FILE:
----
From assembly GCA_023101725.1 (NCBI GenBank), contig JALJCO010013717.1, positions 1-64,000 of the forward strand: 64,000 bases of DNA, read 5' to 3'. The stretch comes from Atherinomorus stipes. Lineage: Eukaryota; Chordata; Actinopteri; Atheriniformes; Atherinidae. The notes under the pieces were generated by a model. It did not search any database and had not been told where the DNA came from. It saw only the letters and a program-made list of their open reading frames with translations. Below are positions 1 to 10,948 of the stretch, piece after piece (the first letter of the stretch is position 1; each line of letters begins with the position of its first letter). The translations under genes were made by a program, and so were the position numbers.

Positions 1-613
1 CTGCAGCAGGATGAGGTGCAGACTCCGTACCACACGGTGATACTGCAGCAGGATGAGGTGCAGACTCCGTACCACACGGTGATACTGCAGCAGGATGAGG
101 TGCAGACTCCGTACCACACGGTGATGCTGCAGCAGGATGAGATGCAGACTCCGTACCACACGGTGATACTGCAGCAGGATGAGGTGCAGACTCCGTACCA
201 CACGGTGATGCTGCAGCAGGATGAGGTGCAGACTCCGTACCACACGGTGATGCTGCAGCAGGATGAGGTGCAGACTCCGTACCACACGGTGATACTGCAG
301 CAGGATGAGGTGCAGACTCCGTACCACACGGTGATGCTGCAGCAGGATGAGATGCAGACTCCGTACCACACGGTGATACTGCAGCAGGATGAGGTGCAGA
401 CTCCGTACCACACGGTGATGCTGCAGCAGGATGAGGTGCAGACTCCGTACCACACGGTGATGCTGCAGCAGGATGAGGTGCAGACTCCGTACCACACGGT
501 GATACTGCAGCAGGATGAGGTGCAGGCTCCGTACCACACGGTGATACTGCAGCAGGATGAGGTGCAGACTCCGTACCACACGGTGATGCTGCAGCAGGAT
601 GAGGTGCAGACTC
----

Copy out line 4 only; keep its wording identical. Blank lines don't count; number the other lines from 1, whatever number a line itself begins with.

101 TGCAGACTCCGTACCACACGGTGATGCTGCAGCAGGATGAGATGCAGACTCCGTACCACACGGTGATACTGCAGCAGGATGAGGTGCAGACTCCGTACCA